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Career Video & Overview - Bookkeeping, Accounting and Auditing Clerks Jobs

Bookkeeping, accounting and auditing clerks maintain and update financial records on behalf of their employer or clients. Click "play" to watch bookkeeping and accounting clerk career video.



Posted 2010



Bookkeeping, accounting and auditing clerks are responsible for maintaining and updating various accounting records, including accounts payable and receivable, receipts, profit and loss, and expenditures. They may conduct all recordkeeping for a single employer, perform specific duties within a larger accounting department or work with multiple clients.

Clerks employed by small businesses generally record all financial transactions and prepare reports, summaries and statements for managers and supervisors. They often handle payroll, prepare invoices, make purchases and keep records of overdue accounts.

Professionals working for large companies tend to perform more specialized duties. They may hold such roles as accounts receivable clerk, accounts payable clerk or payroll administrator.

Bookkeeping and Accounting Clerk Job Summary
  • Bookkeeping, accounting and auditing clerks work in almost every industry.
  • Many employers prefer candidates to hold an associate's degree in business or accounting as postsecondary education becomes more important for these jobs.
  • This field should have many job openings in the coming years, including temporary and part-time positions.
Work Environment for Bookkeeping, Accounting and Auditing Clerks

Most bookkeeping, accounting and auditing clerks work in office settings. Many use specialized databases, software and spreadsheets to enter financial information into computers. Technology has enabled clerks to work faster, so they may take on more job duties than workers of the past. Because they spend much of the day in front of a computer, they may be prone to muscle or eye strain, headaches, backaches or repetitive motion injuries.

The majority of bookkeeping, accounting and auditing clerks put in a 40-hour work week, with about one-quarter of clerks working part-time in 2008. Overtime – including evenings and weekends – are occasionally required, such as during tax season or when audits are performed. Clerks who work in restaurants, hotels or stores may work extra hours during vacation seasons and holidays.

Education, Training and Licensing

While the minimum education for most bookkeeping, accounting and auditing clerk jobs is a high school diploma, many employers prefer candidates to hold an associate's or bachelor's degree in accounting, finance or business administration. They should have completed relevant coursework, including accounting, math and statistics classes. Related experience also provides an advantage to job-seekers.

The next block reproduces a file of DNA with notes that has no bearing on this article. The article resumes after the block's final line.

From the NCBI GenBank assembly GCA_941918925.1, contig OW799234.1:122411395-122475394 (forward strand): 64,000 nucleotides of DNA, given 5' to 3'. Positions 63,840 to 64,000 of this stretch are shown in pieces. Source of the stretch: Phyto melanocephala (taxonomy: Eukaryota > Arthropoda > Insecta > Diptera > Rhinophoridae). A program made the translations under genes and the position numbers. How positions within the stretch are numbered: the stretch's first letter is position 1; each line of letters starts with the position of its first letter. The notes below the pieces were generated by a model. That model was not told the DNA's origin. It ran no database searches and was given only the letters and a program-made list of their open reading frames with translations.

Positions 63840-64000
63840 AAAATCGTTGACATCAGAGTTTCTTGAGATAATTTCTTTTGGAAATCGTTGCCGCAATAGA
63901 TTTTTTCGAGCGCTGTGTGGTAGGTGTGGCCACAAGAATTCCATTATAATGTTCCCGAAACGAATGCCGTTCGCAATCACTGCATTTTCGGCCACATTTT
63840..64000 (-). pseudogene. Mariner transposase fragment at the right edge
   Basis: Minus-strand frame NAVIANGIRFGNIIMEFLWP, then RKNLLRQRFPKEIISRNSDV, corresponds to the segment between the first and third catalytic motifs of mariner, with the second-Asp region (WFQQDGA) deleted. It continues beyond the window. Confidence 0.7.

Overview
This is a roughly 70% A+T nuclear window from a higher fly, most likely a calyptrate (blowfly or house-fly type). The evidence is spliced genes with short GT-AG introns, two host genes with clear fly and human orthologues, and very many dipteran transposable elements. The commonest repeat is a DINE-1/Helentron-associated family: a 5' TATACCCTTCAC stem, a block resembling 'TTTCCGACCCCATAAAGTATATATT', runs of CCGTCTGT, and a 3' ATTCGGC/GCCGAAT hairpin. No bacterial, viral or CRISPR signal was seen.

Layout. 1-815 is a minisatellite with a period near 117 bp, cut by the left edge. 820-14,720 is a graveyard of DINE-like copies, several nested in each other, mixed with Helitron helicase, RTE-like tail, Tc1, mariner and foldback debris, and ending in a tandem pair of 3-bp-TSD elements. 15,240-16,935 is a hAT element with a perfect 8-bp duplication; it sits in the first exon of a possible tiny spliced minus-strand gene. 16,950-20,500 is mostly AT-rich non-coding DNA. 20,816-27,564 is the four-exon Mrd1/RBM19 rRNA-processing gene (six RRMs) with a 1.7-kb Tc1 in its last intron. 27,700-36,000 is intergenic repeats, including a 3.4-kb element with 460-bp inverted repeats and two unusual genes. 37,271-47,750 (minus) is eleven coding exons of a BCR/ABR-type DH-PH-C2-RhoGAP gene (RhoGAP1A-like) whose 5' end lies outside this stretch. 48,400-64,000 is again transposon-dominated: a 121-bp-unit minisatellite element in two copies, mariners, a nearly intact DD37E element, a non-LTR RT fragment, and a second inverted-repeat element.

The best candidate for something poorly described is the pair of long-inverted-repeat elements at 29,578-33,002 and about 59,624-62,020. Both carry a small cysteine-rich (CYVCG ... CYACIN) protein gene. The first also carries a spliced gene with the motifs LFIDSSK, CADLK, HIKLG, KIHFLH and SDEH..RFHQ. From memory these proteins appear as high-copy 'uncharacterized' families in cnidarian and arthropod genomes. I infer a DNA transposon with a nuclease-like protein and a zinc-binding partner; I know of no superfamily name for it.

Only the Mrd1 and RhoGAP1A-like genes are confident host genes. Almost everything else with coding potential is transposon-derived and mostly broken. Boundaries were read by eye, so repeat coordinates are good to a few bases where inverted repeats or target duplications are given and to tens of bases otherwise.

Most clerks receive on-the-job training under the supervision of an experienced worker, who teaches them the company's processes and procedures. Training in specialized computer software may also be required.

Bookkeeping, accounting and auditing clerks may obtain certification from the American Institute of Professional Bookkeepers. Designation as a Certified Bookkeeper (CB) demonstrates that the clerk has the necessary skills to handle all bookkeeping functions, including balancing accounts and payroll. Candidates must have a minimum of two years of bookkeeping experience, comply with a code of ethics and pass a four-part exam. Some colleges and universities offer accounting certification and exam prep courses either on campus or online. Continuing education courses are also required for CBs to renew their certification.

Employment Figures, Projections, Outlook and Earnings

According to research published by the U.S. Bureau of Labor Statistics (BLS), nearly 1.8 million jobs were held by bookkeeping, accounting and auditing clerks as of May 2009. They worked in all industries and levels of federal, state and local government, as well as in healthcare, educational services and in the tax preparation, payroll and bookkeeping services industries.

Job growth in this field is expected to be about as fast as the average for all occupations. Clerks who are able to perform many different bookkeeping and accounting activities will be in greater demand than those who specialize in one particular job. Certified Bookkeepers and those with relevant experience will have the best job opportunities.

The BLS reports that the median annual wage for bookkeeping, accounting and auditing clerks was $33,450 as of May 2009. The middle 50% earned between $26,910 and $41,280. While the lowest 10% made about $21,280, the highest 10% brought in approximately $50,450 per year.

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